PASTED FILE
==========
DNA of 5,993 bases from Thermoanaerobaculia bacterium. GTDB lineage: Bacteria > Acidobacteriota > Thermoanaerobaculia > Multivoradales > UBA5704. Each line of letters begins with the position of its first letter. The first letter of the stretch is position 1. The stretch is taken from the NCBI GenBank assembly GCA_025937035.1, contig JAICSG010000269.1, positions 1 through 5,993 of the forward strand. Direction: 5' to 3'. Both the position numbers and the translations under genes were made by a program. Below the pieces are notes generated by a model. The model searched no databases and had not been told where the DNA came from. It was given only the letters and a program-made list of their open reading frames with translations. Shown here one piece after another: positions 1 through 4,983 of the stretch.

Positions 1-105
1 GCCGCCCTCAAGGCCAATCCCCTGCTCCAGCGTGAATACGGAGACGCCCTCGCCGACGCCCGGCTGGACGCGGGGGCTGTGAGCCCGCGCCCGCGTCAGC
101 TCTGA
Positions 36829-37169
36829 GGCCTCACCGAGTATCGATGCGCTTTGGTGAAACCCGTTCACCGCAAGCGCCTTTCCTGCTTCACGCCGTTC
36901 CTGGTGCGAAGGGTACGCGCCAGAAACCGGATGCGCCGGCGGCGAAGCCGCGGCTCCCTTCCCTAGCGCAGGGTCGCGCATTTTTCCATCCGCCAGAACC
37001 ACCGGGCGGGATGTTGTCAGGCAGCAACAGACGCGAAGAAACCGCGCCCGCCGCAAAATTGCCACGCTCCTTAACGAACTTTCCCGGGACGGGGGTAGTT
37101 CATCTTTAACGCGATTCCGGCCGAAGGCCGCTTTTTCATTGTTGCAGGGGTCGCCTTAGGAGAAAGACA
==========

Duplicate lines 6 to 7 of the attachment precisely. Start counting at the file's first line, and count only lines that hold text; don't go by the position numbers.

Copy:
36829 GGCCTCACCGAGTATCGATGCGCTTTGGTGAAACCCGTTCACCGCAAGCGCCTTTCCTGCTTCACGCCGTTC
36901 CTGGTGCGAAGGGTACGCGCCAGAAACCGGATGCGCCGGCGGCGAAGCCGCGGCTCCCTTCCCTAGCGCAGGGTCGCGCATTTTTCCATCCGCCAGAACC